Year

2020

Degree Name

Doctor of Philosophy

Department

Institute for Superconducting & Electronic Materials

Abstract

For the past few decades, lithium-based batteries have played a crucial role in facilitating more rapid growth of portable electric devices and electric vehicle markets, because of their fascinating higher energy density and operating voltage than those of previous secondary batteries. However, in recent years, the development of lithium-based batteries is beyond increasing demands for energy storage devices due to the difficulties in further progress with the current transition metal oxides-graphite system. To resolve this issue, the exploration of new advanced materials is required to achieve a major breakthrough as well as, to change to next generation lithium batteries.

From the point of view of anode materials, both silicon (Si) and lithium (Li)-metal are regarded as the two most promising alternatives to replace the graphite anode due to their substantially high theoretical capacities (3590 mAh g-1 for Si and 3860 mAh g-1 for Li-metal). Thus, many researchers have endeavoured to explore these two candidates for achieving “beyond graphite”. However, applying Si and Li-metal into their practical applications as anodes has still many hurdles to clear to each of them. Firstly, Si-based anodes suffer from poor cycling performance and dimensional instability induced by large volume changes during cycling. To resolve such problems, for example, nanostructured Si-based materials with delicately controlled microstructure and interfaces should be intensively investigated. Secondly, repeated Li plating/stripping during Li-metal anode cell operation forms dendritic Li and irreversible Li (dead-Li), leading to internal short-circuit and capacity fading. To resolve such problems, for example, strategically designed host structure for stable Li-metal storage should be suitably introduced.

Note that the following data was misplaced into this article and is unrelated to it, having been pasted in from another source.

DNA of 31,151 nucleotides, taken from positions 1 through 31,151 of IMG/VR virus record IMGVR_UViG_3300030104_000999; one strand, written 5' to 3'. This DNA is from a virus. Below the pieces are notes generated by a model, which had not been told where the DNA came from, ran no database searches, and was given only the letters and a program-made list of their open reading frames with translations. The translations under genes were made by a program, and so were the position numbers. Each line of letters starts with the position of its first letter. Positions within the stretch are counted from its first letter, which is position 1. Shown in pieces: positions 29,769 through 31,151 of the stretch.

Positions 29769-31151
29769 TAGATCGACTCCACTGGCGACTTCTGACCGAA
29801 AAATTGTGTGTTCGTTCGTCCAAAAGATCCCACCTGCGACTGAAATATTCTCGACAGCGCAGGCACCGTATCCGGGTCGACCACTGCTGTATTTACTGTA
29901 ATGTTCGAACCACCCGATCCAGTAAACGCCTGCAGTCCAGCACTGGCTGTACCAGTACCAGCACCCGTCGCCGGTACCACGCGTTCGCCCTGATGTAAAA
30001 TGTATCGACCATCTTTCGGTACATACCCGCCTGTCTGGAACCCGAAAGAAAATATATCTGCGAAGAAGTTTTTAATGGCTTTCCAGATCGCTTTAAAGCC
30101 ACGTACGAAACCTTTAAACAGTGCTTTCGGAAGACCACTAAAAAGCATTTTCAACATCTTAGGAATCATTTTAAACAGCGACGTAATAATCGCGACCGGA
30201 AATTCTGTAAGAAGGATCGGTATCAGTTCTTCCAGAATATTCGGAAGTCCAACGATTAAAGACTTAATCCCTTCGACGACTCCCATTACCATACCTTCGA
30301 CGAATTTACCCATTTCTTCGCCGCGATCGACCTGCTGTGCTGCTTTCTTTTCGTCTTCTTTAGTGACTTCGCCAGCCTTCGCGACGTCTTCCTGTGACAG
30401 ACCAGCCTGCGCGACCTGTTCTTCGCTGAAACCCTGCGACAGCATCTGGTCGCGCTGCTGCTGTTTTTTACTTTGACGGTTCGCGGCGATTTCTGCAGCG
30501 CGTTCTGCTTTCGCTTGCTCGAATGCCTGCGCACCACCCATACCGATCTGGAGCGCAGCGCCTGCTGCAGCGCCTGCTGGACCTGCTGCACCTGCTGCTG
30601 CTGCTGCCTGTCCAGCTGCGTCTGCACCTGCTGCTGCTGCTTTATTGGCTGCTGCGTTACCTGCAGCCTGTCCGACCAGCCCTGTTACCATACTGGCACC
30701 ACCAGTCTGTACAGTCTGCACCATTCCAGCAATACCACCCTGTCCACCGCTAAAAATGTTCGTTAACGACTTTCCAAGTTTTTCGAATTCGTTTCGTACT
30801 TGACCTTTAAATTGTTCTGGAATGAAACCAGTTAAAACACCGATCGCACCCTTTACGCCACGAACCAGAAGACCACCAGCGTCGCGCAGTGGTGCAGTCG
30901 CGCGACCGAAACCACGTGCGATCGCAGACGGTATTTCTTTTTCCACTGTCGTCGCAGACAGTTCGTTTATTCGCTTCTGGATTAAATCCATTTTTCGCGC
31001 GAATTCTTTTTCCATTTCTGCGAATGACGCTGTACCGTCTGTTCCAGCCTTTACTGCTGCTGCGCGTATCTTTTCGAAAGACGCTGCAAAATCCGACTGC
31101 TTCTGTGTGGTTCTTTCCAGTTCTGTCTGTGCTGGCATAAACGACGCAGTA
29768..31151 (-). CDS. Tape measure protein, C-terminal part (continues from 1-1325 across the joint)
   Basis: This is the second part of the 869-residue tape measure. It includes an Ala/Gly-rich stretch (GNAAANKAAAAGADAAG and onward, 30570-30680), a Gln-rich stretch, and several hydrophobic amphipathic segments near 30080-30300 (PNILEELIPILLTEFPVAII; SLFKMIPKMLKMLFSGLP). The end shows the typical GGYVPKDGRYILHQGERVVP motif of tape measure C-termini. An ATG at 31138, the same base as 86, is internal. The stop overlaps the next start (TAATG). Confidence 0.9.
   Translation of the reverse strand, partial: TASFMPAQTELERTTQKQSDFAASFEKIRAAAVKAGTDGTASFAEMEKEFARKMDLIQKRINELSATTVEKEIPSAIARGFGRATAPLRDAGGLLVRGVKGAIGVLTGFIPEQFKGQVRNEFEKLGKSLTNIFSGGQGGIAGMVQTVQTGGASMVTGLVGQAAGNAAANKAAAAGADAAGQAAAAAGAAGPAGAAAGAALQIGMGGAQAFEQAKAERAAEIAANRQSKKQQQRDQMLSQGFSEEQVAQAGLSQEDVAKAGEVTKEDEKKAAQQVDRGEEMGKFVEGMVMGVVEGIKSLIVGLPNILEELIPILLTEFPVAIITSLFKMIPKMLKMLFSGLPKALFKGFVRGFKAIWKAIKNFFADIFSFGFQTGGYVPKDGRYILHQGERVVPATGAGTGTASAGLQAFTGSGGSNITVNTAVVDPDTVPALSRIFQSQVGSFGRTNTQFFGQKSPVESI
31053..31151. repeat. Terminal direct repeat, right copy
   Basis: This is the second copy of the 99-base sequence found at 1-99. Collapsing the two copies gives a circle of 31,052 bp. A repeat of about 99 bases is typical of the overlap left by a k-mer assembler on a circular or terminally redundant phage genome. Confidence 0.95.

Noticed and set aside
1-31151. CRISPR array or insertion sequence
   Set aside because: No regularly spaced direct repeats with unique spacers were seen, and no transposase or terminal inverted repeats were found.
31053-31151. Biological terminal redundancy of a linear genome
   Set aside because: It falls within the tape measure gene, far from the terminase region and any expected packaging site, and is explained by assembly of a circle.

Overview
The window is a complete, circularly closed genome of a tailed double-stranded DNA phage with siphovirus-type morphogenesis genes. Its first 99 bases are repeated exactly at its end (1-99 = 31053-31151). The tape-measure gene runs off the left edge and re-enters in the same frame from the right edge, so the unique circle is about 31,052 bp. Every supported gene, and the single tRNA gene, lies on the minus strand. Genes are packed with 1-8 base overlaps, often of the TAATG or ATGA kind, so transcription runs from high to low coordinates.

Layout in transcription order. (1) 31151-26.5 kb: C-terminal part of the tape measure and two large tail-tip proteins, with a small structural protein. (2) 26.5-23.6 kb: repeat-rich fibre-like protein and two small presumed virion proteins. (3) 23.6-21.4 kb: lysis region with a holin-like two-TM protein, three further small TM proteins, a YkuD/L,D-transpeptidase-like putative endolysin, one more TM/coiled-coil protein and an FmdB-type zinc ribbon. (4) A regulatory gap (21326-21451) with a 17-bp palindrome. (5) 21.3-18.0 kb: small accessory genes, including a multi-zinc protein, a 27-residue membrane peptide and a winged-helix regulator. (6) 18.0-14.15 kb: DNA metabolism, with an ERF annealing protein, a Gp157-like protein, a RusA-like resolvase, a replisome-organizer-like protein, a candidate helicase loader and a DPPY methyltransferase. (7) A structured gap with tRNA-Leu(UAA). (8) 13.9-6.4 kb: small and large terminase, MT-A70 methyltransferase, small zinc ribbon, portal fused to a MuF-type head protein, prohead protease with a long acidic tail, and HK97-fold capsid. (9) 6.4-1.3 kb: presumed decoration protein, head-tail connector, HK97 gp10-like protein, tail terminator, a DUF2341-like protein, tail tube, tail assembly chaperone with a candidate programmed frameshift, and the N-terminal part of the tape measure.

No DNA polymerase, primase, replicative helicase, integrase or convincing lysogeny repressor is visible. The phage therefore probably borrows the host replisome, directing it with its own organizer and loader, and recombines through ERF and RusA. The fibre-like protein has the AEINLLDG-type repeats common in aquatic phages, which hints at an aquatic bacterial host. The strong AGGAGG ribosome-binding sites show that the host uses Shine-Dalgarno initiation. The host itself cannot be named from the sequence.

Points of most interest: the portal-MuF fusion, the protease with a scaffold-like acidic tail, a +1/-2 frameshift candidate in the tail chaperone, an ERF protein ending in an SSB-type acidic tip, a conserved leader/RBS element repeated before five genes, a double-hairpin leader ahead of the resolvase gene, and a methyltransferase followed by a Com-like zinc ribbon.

This thesis is unavailable until Tuesday, July 20, 2021

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Unless otherwise indicated, the views expressed in this thesis are those of the author and do not necessarily represent the views of the University of Wollongong.